Acute pain is the symptom of a larger disease process, and is usually nocioceptive in nature.  This means that a noxious (unpleasant) event stimulates the intact nervous system to produce the sensation of pain.  An example is a surgical incision.


Examples of pain medications used according to severity are listed in the following table.

Analgesic (pain relief) Choice


Pain severity: Mild

(pain score 1-3)


Analgesic (pain relief) choice: Acetaminophen, nonsteroidal anti-inflammatory agents


Examples: Tylenol®, Ibuprofen (Motrin®), Naproxen (Naprosyn®)


Pain severity: Moderate

(pain score 4-6)


Analgesic (pain relief) choice: IV Ketorolac, oral acetaminophen/opioids combinations


Examples: Toradol®, Vicodin®, Tylox®, Tylenol® with Codeine #3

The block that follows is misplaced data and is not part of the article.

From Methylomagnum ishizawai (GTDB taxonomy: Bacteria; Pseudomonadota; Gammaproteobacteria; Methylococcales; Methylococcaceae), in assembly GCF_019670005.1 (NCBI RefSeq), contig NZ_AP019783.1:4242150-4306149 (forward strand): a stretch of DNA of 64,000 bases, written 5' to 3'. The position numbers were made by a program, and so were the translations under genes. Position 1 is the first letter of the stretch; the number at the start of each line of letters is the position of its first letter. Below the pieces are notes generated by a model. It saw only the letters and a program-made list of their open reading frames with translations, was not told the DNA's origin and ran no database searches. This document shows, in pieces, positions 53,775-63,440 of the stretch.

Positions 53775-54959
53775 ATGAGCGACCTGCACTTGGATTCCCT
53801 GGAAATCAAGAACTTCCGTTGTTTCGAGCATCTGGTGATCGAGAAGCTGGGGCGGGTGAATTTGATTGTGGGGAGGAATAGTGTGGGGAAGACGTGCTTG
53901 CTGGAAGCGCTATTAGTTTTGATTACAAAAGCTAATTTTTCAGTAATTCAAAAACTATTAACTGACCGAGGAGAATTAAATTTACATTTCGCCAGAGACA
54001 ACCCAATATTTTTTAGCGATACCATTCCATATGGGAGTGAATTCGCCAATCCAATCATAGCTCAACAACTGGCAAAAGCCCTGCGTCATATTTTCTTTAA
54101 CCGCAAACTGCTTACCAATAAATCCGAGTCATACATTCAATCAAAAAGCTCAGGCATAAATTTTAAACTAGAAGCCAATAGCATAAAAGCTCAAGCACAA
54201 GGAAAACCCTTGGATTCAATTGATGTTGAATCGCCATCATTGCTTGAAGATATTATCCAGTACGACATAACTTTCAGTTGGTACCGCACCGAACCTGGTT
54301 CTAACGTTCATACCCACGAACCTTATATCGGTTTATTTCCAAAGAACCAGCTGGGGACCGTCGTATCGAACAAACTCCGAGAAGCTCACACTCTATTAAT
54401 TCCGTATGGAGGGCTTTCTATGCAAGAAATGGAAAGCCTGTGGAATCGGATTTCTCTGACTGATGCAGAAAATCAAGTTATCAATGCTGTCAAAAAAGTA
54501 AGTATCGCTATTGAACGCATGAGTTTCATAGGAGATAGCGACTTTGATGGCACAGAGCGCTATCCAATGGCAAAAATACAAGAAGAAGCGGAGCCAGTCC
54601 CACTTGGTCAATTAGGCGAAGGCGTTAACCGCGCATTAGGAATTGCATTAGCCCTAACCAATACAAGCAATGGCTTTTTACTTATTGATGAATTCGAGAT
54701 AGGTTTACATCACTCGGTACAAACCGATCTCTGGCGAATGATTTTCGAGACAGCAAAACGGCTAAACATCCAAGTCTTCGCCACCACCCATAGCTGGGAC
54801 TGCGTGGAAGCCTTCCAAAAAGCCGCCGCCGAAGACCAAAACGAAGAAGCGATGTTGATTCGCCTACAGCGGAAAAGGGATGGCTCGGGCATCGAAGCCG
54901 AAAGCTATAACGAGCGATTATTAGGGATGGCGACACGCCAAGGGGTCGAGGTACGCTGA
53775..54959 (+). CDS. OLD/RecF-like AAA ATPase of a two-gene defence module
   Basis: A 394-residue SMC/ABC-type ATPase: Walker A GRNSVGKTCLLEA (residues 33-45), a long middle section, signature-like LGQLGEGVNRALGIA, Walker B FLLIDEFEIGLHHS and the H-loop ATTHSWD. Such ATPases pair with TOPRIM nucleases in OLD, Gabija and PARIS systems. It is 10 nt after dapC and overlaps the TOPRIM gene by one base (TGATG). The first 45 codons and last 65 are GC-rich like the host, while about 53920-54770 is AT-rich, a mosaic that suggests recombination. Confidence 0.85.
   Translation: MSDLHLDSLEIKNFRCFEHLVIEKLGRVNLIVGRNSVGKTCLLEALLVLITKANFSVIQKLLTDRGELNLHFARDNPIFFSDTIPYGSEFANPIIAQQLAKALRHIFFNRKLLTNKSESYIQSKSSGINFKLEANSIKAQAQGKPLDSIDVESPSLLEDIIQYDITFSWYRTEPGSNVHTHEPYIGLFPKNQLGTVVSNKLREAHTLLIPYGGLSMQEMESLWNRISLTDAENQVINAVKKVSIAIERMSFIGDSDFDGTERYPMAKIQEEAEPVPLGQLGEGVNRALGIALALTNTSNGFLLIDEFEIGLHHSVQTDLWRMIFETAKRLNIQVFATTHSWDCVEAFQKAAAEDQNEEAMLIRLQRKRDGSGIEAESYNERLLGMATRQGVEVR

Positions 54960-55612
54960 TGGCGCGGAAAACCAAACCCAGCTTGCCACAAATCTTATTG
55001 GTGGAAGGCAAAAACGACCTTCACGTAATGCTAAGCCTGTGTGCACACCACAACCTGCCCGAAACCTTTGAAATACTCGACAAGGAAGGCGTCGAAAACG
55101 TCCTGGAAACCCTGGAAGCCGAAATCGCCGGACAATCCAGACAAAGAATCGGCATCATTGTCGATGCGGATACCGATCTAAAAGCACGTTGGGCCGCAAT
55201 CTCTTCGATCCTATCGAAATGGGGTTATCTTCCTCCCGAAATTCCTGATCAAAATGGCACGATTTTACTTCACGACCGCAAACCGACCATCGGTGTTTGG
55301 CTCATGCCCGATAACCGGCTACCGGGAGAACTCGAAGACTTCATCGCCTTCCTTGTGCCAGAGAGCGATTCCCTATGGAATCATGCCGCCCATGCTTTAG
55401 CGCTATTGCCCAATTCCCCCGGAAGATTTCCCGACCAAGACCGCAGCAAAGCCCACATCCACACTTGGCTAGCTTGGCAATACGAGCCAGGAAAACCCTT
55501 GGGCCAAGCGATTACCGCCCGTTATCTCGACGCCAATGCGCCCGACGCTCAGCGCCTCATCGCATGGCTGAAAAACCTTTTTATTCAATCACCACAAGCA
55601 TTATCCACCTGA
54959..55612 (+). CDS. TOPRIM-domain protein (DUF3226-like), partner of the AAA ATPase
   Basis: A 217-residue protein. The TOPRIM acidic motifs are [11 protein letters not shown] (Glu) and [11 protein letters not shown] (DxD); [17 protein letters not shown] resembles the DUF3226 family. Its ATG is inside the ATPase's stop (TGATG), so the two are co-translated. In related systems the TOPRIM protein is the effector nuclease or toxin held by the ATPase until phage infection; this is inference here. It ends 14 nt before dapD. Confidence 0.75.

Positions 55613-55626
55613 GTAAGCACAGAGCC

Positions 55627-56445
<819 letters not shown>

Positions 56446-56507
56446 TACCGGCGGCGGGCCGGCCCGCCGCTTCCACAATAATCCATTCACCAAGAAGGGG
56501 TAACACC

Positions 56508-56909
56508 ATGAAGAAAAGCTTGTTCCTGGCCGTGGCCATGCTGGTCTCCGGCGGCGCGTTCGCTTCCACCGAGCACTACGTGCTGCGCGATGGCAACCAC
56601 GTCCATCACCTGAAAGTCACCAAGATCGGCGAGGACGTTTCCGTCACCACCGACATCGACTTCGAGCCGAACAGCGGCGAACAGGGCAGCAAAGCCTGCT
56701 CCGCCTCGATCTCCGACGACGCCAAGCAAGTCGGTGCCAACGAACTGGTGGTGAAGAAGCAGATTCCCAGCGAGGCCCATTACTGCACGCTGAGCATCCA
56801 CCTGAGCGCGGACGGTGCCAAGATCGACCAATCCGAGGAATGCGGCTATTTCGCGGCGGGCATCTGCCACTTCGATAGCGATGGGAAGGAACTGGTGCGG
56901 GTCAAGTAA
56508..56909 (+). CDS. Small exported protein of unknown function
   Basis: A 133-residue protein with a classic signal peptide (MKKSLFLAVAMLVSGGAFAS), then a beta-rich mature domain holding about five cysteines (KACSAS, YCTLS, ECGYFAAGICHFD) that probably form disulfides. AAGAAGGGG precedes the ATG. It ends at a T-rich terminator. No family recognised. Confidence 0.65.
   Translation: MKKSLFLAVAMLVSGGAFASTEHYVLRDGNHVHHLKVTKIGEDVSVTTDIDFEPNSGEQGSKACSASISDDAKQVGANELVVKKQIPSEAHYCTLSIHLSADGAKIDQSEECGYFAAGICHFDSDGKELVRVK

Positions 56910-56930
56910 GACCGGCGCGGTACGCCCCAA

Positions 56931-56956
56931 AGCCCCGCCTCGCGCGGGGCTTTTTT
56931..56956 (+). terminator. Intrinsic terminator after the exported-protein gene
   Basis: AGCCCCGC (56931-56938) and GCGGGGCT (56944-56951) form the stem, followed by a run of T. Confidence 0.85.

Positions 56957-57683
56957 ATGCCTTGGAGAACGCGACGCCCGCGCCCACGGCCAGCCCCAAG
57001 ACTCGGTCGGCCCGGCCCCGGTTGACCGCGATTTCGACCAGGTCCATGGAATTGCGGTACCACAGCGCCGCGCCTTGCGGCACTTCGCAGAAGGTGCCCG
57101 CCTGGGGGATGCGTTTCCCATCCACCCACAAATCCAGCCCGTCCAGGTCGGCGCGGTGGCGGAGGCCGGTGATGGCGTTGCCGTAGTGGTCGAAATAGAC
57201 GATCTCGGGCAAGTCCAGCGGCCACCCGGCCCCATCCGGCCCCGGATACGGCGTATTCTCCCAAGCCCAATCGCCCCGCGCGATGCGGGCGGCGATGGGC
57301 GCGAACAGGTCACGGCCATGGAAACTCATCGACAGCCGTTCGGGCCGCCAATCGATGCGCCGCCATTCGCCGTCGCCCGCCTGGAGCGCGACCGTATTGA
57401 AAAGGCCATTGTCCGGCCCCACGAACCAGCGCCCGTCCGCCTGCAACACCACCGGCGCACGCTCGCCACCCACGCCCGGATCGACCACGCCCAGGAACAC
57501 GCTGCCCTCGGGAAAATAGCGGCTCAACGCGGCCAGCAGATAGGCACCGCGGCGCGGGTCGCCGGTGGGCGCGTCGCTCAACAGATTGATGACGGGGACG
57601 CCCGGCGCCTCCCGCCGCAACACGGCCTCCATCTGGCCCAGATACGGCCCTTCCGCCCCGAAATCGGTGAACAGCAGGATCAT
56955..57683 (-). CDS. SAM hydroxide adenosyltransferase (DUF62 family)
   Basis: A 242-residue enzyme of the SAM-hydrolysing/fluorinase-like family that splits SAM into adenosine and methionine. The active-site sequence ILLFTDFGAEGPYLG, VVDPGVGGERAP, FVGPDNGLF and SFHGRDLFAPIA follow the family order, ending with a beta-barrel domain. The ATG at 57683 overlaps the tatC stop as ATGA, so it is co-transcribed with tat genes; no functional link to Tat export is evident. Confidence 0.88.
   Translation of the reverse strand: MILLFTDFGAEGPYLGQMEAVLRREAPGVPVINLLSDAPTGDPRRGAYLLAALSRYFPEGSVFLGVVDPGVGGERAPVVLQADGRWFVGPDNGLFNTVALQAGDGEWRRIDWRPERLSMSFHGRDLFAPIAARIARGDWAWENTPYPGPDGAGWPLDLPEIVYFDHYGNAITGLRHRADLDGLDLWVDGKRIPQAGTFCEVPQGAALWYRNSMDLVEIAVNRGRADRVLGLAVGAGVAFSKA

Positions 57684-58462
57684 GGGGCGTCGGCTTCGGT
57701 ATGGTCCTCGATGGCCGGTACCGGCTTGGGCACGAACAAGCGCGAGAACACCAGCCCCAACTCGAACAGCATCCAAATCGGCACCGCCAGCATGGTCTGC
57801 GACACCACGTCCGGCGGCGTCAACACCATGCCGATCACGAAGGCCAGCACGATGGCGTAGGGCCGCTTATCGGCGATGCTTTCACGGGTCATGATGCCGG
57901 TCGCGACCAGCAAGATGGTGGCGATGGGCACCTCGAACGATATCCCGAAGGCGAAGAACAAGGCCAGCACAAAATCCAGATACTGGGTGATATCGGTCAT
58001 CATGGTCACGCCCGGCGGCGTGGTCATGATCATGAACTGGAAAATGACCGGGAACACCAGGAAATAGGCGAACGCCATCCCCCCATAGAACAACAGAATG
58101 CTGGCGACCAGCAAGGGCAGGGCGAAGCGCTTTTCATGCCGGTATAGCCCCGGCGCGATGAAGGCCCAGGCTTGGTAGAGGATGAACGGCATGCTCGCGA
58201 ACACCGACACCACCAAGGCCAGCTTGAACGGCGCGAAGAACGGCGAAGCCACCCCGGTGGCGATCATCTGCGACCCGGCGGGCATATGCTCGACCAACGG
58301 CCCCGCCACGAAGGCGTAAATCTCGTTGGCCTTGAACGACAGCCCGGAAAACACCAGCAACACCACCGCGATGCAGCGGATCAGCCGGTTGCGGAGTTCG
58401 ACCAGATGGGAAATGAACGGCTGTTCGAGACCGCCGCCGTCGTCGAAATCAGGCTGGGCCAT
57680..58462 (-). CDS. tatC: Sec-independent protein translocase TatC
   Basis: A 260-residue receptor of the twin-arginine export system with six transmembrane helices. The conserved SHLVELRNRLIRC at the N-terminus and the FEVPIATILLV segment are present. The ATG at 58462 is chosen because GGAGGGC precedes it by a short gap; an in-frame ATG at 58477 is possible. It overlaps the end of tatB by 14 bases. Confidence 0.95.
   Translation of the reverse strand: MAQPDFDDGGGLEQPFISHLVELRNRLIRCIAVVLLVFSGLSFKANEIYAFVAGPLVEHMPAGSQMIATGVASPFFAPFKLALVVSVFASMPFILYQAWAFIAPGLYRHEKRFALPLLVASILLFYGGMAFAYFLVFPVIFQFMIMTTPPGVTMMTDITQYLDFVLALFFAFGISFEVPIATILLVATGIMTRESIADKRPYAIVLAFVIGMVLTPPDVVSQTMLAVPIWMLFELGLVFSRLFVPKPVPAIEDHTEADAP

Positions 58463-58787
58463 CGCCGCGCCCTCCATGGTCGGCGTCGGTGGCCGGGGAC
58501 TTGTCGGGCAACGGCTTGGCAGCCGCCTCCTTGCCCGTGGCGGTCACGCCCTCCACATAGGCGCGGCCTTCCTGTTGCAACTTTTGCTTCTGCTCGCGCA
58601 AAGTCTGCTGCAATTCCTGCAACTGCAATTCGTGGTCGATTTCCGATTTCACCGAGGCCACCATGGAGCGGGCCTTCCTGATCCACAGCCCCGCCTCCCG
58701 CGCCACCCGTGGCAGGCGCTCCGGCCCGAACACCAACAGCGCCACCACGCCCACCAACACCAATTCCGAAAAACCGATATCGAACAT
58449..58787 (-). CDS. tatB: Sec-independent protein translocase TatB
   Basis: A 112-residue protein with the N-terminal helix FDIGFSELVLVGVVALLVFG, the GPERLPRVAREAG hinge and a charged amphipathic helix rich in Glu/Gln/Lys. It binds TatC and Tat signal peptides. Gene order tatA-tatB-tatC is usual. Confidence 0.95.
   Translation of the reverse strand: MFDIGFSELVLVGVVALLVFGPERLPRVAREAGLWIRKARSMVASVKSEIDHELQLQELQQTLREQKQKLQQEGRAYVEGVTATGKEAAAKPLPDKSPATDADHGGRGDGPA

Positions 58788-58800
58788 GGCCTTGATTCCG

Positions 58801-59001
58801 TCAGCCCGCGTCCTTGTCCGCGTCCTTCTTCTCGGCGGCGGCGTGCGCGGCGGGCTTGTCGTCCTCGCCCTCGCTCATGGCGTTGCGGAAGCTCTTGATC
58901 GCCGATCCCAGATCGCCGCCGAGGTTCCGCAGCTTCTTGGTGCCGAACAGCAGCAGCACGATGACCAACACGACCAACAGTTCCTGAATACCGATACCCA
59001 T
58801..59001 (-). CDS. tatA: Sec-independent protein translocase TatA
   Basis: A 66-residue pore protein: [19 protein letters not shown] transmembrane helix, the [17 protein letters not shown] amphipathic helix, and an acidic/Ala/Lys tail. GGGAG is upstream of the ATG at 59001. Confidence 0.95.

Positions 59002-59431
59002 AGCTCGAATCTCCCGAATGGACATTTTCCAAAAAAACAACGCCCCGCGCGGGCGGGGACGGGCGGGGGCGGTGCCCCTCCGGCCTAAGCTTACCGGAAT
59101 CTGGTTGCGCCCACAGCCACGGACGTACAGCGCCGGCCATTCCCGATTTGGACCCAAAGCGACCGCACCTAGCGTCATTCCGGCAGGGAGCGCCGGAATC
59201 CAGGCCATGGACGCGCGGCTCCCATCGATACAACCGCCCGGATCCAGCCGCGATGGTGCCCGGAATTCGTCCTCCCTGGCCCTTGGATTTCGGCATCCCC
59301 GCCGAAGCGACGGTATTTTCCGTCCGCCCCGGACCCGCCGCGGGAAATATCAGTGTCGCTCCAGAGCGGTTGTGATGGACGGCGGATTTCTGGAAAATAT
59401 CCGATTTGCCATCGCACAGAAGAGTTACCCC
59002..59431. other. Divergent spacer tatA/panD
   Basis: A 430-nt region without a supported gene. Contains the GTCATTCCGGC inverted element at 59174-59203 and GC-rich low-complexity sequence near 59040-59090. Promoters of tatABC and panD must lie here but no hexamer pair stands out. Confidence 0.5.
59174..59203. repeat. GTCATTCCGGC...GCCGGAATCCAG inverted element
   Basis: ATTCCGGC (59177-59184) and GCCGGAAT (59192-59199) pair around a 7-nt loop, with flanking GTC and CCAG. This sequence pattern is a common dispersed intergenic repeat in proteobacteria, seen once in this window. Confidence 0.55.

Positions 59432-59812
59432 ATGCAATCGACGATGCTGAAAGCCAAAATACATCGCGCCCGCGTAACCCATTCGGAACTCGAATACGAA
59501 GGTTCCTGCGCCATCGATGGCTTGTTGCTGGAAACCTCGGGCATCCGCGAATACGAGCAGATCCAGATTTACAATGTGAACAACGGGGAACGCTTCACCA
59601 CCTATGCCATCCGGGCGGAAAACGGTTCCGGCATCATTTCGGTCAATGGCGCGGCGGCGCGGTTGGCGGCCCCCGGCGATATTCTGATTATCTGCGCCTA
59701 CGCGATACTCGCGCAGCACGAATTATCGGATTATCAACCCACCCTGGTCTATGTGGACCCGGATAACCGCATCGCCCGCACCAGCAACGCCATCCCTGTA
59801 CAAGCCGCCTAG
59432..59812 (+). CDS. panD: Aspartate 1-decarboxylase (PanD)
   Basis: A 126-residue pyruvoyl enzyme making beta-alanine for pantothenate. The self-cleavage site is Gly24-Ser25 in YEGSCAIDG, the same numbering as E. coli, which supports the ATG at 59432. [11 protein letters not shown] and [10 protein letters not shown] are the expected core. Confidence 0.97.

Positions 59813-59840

Pain severity: Severe

(pain score 7-10)


Analgesic (pain relief) choice: Opioid

Examples: Morphine, hydromorphone (Dilaudid®), Fentanyl


How to rate your pain


The pain scales used at the Surgery Center as based on a score or ranking of the intensity of your pain according to a numeric score of 0 to 10.  Zero (0) is considered no pain and 10 is the worse possible pain.  Another scale that may be used is the Wong-Baker Faces Pain Rating Scale.  The scales used are shown below.

Color Scale

This scale is a colored stripe in which color gradually changes from white (no pain) through shades of pink to dark red (worst possible pain). Ask the patient to point to the area on the scale that shows their level of pain. To obtain a number for documentation use the scale parallel to the color stripe to find the number corresponding to the area where the patient points.

Click here to view the Pain Rating Color Scale 

Wong-Baker FACES Pain Rating Scale